Gen. McCaffrey on Prime Time 

Gen. McCaffrey on Prime Time 
Posted by FoM on January 16, 2000 at 13:09:23 PT
Examiner Editorial Writer
Source: San Francisco Examiner
The office of the federal drug czar provides 'suggestions' on rewriting TV scripts to push an anti-drug message to viewers: The next time your favorite television sitcom portrays a drug-using character suffering for his or her bad habit, don't automatically credit that touch to the creative genius of the TV dramatists. 
The drug note may well have been nudged into the script by aides of Gen. Barry McCaffrey at the White House Office of National Drug Control Policy. In a program little-noticed until the Internet magazine Salon rendered a critical report last week, the government has carved out a role for itself by influencing the content of prime-time TV shows. By submitting scripts in advance to the anti-drug policy officials, networks can get credit for warning about the dangers of addiction. They sometimes alter story content in line with suggestions from the drug czar. There's a powerful financial lure for the broadcasters to accommodate Uncle Sam as a script consultant. Anti-drug messages that pass muster are chalked up against a requirement that the networks run public-service ads denouncing drug use. The advertising time thus liberated is available for sale to commercial buyers at a higher rate. The networks in this manner have fattened their collective incomes by $22 million. What's wrong with this? Mainly that the networks have surrendered a portion of their creative independence to a federal bureaucracy. That's an erosion of free expression under the First Amendment. Another unsavory aspect of the anti-drug tactic - whatever its admirable objective of discouraging drug abuse - is its secrecy. McCaffrey did outline the system of storyline credits to a congressional subcommittee last fall, but the information was largely unreported. Neither federal officials nor network flacks were exactly effusive about how programs were being spiked with anti-drug content. So quiet was the process that several producers of programs submitted for government approval did not know it was going on. Even though the anti-drug insertions are defended by the White House, the general's aides are squeamish about giving all the details. An official listed some shows that had been reviewed, but declined to provide the complete list. If it is such an above-board effort in the public interest, with no Big Brother implications, let's take all the wraps off and label altered programs with "government-provided content." Published: January 16, 20002000 San Francisco Examiner Page C6 Related Articles:Federal Officials Sought to Preview Scripts, ABC - 1/16/2000 Backed Away From Anti-Drug Plan - 1/15/2000 Magazine Articles:White House Defends TV Drug-Ad Deal - 1/15/2000 Script Doctors - 1/13/2000 Money, How the White House Secretly Hooked TV-1/13/2000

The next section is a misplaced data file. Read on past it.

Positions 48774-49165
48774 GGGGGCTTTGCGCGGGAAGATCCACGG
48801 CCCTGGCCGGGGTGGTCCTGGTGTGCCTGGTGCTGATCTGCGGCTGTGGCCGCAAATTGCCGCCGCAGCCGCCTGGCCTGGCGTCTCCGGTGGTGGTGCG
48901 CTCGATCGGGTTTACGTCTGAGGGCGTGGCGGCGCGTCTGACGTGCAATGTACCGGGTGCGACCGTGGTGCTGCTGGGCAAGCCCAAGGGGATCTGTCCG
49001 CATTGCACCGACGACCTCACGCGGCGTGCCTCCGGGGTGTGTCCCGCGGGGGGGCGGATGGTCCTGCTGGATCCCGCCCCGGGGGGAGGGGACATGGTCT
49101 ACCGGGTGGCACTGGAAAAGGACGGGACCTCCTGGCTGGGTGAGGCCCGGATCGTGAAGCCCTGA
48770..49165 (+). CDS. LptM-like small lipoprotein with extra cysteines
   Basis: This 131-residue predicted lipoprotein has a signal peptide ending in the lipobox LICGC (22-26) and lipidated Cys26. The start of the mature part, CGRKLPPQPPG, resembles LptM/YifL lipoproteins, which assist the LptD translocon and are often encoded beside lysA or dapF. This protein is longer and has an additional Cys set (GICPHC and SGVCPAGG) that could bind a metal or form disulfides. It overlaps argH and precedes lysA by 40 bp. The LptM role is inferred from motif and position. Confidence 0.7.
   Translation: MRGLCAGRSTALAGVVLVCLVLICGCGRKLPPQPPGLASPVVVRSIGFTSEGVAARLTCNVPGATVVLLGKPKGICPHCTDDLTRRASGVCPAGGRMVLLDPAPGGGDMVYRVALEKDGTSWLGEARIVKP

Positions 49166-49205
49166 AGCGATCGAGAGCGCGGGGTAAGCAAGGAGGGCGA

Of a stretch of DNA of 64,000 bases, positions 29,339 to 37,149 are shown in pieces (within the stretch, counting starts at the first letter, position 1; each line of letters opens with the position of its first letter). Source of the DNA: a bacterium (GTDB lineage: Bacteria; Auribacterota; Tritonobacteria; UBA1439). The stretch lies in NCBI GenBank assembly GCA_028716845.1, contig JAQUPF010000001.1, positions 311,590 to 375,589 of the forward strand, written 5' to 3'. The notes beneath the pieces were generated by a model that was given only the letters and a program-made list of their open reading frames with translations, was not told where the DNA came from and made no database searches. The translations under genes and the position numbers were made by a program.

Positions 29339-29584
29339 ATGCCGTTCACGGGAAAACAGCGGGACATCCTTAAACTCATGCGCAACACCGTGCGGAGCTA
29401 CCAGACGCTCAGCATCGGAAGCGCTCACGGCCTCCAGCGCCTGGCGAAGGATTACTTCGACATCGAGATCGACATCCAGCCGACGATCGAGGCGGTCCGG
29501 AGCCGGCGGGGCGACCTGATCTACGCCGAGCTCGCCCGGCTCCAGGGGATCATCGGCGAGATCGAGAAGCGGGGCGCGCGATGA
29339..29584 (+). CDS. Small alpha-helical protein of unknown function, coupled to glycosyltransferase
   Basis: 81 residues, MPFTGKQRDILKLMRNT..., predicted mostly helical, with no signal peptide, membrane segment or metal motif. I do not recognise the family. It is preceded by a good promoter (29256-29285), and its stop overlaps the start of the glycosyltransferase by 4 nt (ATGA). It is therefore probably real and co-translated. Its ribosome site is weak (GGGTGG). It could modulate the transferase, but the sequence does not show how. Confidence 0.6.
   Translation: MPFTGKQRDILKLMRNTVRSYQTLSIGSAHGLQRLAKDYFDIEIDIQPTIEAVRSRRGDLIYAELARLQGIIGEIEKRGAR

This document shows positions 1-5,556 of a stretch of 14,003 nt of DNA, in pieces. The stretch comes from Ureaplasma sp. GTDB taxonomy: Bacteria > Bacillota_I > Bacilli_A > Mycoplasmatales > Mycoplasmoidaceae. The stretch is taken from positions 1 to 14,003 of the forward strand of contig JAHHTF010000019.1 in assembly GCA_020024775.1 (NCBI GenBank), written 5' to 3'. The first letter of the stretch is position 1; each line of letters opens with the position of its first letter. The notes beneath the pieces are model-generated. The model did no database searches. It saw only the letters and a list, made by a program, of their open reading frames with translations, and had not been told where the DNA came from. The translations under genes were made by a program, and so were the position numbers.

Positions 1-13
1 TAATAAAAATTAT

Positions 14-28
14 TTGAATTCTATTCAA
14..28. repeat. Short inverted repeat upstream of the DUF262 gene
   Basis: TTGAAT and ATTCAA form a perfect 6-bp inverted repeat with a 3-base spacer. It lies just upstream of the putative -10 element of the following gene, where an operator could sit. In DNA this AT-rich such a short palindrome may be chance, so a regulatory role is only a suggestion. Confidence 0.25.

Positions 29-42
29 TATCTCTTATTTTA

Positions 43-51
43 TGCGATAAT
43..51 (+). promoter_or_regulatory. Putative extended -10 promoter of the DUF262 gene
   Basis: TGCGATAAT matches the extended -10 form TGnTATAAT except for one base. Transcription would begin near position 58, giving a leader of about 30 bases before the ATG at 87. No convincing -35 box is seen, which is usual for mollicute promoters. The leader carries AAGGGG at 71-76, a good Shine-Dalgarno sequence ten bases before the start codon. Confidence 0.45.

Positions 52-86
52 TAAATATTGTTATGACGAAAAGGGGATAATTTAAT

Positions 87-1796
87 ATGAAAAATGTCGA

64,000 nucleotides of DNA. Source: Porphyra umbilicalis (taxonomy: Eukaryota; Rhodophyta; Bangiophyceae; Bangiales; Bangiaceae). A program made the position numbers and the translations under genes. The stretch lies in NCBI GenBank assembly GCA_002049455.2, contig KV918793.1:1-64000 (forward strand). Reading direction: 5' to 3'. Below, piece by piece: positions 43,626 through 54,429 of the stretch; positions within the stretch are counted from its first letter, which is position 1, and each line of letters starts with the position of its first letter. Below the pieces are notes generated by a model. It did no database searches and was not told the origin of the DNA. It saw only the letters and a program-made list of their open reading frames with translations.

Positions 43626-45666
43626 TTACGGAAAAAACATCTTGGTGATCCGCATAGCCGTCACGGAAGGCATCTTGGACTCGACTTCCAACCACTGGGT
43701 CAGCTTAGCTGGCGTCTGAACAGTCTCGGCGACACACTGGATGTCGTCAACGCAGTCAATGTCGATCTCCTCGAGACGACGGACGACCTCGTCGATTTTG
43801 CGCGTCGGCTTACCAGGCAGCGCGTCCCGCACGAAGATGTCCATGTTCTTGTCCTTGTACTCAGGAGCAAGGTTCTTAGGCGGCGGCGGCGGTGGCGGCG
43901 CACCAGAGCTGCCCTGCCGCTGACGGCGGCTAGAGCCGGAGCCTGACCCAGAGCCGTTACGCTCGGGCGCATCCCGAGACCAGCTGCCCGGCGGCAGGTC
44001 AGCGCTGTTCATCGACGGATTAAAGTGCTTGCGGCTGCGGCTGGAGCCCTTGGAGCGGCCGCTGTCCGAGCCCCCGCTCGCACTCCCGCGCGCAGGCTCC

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Comment #1 posted by legalizeit on January 16, 2000 at 20:14:42 PT
No surprise at all...
Big Brother is rearing his ugly head yet again. It's amazing how Orwellian our society has become... who would have known it would be over something as innocuous as drugs.I sure hope they don't butcher the Simpsons with this crap... instead of Lisa having psychedelic visions or Otto fuming about "Stoner's Pot Palace" they'll be "checking in" to the Betty Ford Center... 
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